Historical Overview - GCRL Museum
The Gulf Coast Research Laboratory ( GCRL), located in Ocean Springs, Mississippi, was founded by the Mississippi Academy of Sciences in 1947 to provide teaching and research facilities in the marine sciences, which were then unavailable along the northern coast of the Gulf of Mexico. The mission of the Laboratory was two-fold: (1) scholarly research and education (2) applied investigations pertaining to the economically important species inhabiting Mississippi’s coastal waters. An act of the Mississippi Legislature in 1950 (Mississippi Code 37-101-21) made GCRL a permanently funded institution of higher learning of the state and a teaching affiliate of the state-supported colleges and universities. In 1988, the State Board of Institutions of Higher Learning transferred the administration of GCRL to the University of Southern Mississippi (USM) and in 1998, the Division of Coastal Sciences was created at the Laboratory. In 2003, both the department and GCRL itself were incorporated into the College of Science and Technology at USM.
The creation of a formal, cataloged specimen archive at GCRL began with the arrival of Charles Eric Dawson to the laboratory in 1958. Dawson's vision, competence, and energy resulted in the building of one of the most important regional collections of fishes in North America (Poss and Collette 1995). Although Dawson served as the Museum curator from the time of his arrival at the lab, he was initially involved in numerous administrative duties as well. However, in 1969 he chose to limit his roles at the laboratory to those of Senior Ichthyologist and Curator of the Museum, which he filled until he retired in1985. During his career, he published some 150 works on the fauna and flora of the Gulf of Mexico, as well as numerous systematic works dealing with marine fishes worldwide (Poss and Heal 1994). Dawson focused his studies on several groups of fishes during his tenure at the Laboratory, most notably the gobies, sand stargazers and pipefishes. In addition, he spent an extensive amount of time collecting nearshore marine and estuarine fishes in South and Central America and made numerous collecting trips to other parts of the world as well. As a result, the GCRL Museum collection contains a very strong Latin American component, as well as an excellent worldwide representation of the pipefishes and their relatives.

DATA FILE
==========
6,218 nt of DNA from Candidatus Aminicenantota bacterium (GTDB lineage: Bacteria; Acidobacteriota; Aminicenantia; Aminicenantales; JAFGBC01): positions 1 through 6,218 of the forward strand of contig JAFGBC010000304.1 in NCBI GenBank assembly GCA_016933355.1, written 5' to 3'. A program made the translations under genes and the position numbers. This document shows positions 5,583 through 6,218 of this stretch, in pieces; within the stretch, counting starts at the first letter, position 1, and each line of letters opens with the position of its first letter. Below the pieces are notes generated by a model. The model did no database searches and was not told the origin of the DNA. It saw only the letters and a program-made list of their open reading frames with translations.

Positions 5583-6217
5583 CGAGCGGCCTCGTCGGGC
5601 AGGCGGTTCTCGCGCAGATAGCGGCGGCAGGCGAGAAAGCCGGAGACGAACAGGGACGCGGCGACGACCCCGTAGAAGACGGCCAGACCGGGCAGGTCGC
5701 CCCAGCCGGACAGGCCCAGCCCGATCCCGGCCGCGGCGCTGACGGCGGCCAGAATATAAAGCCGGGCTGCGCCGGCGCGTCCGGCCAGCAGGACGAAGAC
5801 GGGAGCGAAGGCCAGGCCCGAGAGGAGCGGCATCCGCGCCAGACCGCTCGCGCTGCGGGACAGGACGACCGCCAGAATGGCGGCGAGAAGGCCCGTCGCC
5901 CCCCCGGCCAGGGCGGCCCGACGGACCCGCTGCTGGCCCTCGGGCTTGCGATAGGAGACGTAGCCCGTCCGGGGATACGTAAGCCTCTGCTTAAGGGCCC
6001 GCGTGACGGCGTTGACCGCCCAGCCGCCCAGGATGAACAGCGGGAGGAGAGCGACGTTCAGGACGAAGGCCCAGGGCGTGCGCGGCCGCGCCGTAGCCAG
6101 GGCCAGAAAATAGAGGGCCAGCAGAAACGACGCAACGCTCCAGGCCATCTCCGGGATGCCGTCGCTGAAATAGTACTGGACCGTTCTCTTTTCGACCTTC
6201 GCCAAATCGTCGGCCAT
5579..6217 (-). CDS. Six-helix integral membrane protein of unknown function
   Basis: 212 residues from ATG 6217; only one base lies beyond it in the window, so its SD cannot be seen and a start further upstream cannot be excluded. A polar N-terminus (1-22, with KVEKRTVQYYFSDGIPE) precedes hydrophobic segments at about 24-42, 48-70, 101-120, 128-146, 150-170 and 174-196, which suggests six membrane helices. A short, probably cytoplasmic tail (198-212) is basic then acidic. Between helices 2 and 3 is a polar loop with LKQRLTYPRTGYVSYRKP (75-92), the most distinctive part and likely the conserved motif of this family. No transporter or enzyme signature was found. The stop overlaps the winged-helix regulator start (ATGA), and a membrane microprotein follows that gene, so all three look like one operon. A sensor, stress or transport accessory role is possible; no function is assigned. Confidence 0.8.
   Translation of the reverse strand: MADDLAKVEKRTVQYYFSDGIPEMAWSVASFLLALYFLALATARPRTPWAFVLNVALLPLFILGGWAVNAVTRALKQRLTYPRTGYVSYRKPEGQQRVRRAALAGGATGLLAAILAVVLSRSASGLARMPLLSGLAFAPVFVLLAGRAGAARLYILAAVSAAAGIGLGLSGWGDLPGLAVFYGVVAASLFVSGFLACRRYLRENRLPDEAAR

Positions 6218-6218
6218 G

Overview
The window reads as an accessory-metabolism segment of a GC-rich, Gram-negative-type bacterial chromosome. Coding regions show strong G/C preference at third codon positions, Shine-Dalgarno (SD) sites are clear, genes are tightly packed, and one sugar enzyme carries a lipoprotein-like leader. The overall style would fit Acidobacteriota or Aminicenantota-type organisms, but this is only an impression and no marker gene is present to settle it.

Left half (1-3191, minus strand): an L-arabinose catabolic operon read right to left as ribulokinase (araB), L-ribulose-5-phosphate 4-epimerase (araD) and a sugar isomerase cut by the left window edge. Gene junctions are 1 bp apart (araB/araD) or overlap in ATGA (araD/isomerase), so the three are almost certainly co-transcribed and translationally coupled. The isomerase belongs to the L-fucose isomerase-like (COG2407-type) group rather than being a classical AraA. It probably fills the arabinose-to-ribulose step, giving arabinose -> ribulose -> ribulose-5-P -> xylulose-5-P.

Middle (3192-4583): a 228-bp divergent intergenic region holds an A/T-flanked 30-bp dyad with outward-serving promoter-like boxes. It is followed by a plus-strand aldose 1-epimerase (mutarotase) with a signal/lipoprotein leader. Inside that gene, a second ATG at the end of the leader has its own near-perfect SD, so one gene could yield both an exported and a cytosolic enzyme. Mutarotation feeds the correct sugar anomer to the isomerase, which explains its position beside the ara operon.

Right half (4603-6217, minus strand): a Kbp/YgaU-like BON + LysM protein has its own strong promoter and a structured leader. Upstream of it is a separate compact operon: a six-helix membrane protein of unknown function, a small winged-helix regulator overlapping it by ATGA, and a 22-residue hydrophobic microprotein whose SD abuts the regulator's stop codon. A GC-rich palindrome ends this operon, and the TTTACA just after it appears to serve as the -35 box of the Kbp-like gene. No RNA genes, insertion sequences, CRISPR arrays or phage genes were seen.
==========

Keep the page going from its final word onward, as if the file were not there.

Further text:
Stuart G. Poss replaced Dawson as curator of the GCRL Museum upon Dawson’s retirement in 1985. The twin focus of Poss’ research was scorpionfish systematics, specifically Indo-Pacific species, and bioinformatics. In 1985 and 1987, he made extensive collecting trips to the Madang region of Papua New Guinea, greatly increasing the Museum’s holdings of Indo-Pacific fishes. In addition, Poss was involved in research on invasive and endangered species in the Gulf of Mexico region, as well as teaching in the GCRL summer school and graduate program. Under his direction, the fish collection data was transferred from catalog cards and mainframe computer cards to an internally created and maintained electronic database (dBase IV format). The awarding of an NSF Ichthyological Collections Improvement Grant to Poss and Stephen T. Ross of the USM Department of Biological Sciences in 1998 supported the cataloging of more than 7800 lots of fishes into the GCRL collection, as well as the construction of a new preparation room and the acquisition of new shelving, stainless steel specimen tanks for large specimens and new computers and microscopes. Poss retired from GCRL in 2000.
The current curator of the GCRL Museum, Sara E. LeCroy, assumed that role in 2000, after 15 years in the Invertebrate Zoology Section at GCRL. Her arrival resulted in an increased effort to enhance the invertebrate holdings of the GCRL Museum, while simultaneously maintaining and improving the fish collection. LeCroy’s area of expertise is in marine crustacean taxonomy, specifically amphipod crustaceans, with a focus on the nearshore amphipods of Florida and on sponge commensals of the family Colomastigidae. Under her direction, the fish collection data was transferred from the original dBase IV format to Specify, an NSF-supported collections management software package developed at the University of Kansas, and efforts are currently underway to computerize the invertebrate holdings of the Museum as well.
The GCRL Museum serves as the primary repository for specimens obtained during ongoing local, national, and international research programs conducted at the Gulf Coast Research Laboratory and other regional institutions, thereby meeting its chartered purpose of studying and disseminating specimen-based information for research and academic purposes. Material contained in the Museum collections is available for use by researchers worldwide, providing essential information on biodiversity, systematics, morphology, ecology, distribution, and life history of the species represented therein.
Poss and Collette. 1995. Second survey of fish collections in the United States and Canada. Copeia. (1): 48-70
Poss and Heal. 1994. The scientific publications of Charles Eric Dawson 1948-1990. Gulf Research Reports. 9(1):69-73